Peter Ostrum had never set foot on a film set when he was cast as Charlie Buckett in “Willy Wonka and the Chocolate Factory.” It fell to Gene Wilder to show him the ropes.
“He was the pro and I was a rookie,” said Ostrum, who left the acting business and became a veterinarian.
Wilder died Monday at the age of 83 of complications from Alzheimer’s disease. Ostrum said he had not seen Wilder since the film ended production, but he still took the news hard.
“It’s kind of like losing a parent,” said Ostrum. “You know it’s going to happen, but it’s still a shock. He was not in good health at the end and it was not unexpected by any means, but when it happens it hits you like, ‘Gene is gone and there will never be anyone like him again.'”
“He was a gentle man, but he was also a gentleman,” he added. “He treated people with respect and dignity.”
Released in 1971, “Willy Wonka and the Chocolate Factory” adapted Roald Dahl’s children’s book about a group of kids who win a contest to tour a mysterious candy factory. It’s a movie that has aged into greatness. Though he was nominated for two Oscars and worked on classics such as “Blazing Saddles” and “Young Frankenstein,” Wilder’s work as the idiosyncratic candy maker remains his most beloved role. It’s ironic because Ostrum notes that the movie wasn’t a hit when it was released and the reviews were lukewarm. Audiences only discovered it on home entertainment platforms.
“My gut feeling is that Willy Wonka wasn’t his favorite role,” said Ostrum. “But that’s the role now that people across the generations remember him for.”
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Wilder was retiring and private on the film’s Munich set, but he was also accessible. Ostrum grew to appreciate the actor’s willingness to do the unexpected. That ability to take risks was on display in two key scenes. When Wonka introduces Charlie and the other winners to a tour of his factory, he hobbles to the gate supported by a cane,only to abandon it and fall into a graceful somersault. None of the actors knew that Wilder was planning that kind of athletic entrance.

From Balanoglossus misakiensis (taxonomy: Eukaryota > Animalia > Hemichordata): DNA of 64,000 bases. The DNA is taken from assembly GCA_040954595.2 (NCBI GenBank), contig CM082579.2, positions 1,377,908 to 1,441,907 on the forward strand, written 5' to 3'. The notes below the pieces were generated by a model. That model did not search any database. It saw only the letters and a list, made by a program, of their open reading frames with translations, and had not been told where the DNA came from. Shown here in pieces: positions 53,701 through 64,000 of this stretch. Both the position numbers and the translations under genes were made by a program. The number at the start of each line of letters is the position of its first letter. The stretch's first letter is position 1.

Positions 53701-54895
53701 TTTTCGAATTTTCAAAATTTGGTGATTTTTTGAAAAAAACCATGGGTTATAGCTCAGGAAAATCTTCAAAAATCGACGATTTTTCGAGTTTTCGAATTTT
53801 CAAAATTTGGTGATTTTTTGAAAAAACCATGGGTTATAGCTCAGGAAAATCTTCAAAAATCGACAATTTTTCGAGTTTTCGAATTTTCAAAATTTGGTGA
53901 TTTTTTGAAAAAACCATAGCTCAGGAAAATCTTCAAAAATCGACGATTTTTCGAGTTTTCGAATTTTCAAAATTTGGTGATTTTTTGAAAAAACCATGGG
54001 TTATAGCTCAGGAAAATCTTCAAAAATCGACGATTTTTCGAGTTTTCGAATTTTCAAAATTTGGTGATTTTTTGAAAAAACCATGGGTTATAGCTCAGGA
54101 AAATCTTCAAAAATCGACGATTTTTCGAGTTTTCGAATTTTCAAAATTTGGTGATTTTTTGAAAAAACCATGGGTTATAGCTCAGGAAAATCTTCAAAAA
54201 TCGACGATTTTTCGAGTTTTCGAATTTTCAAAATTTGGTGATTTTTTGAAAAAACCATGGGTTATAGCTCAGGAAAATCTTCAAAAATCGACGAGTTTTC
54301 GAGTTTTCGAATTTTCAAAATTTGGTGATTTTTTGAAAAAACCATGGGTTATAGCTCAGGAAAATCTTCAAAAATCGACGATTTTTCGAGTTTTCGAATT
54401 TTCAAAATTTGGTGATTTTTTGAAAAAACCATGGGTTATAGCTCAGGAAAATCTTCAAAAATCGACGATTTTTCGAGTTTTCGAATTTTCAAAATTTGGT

Nor were they prepped on Wonka’s memorably trippy speech to his guests as they take a boat trip down the chocolate river. In that scene, the stuff of childhood movie nightmares, the candymaker begins chanting verse with great intensity as the ship hurtles through the water. His menacing delivery took his co-stars by surprise.
“He was so quirky,” said Ostrum. “You never knew what to expect from Gene. He never let on how he was going to read a line or convey an expression. That’s why the film works, because he made Wonka so unpredictable.”
Ostrum said that when he first met Wilder the actor had seen dailies of his young co-star running around the streets of Munich delivering papers. He joked that he was tired of seeing him run around. As shooting progressed the two formed a bond. “They would break for lunch and Gene and I would always buy a chocolate bar and share it on the way back to the set,” remembered Ostrum.
Despite having a good experience making the movie, Ostrum never acted in another film. But he credits Wilder and Jack Albertson, the veteran character actor who played Charlie’s grandfather, with helping him hone his craft.
“To have made one film and to be associated with Jack and Gene, I feel like I really found the golden ticket,” he said.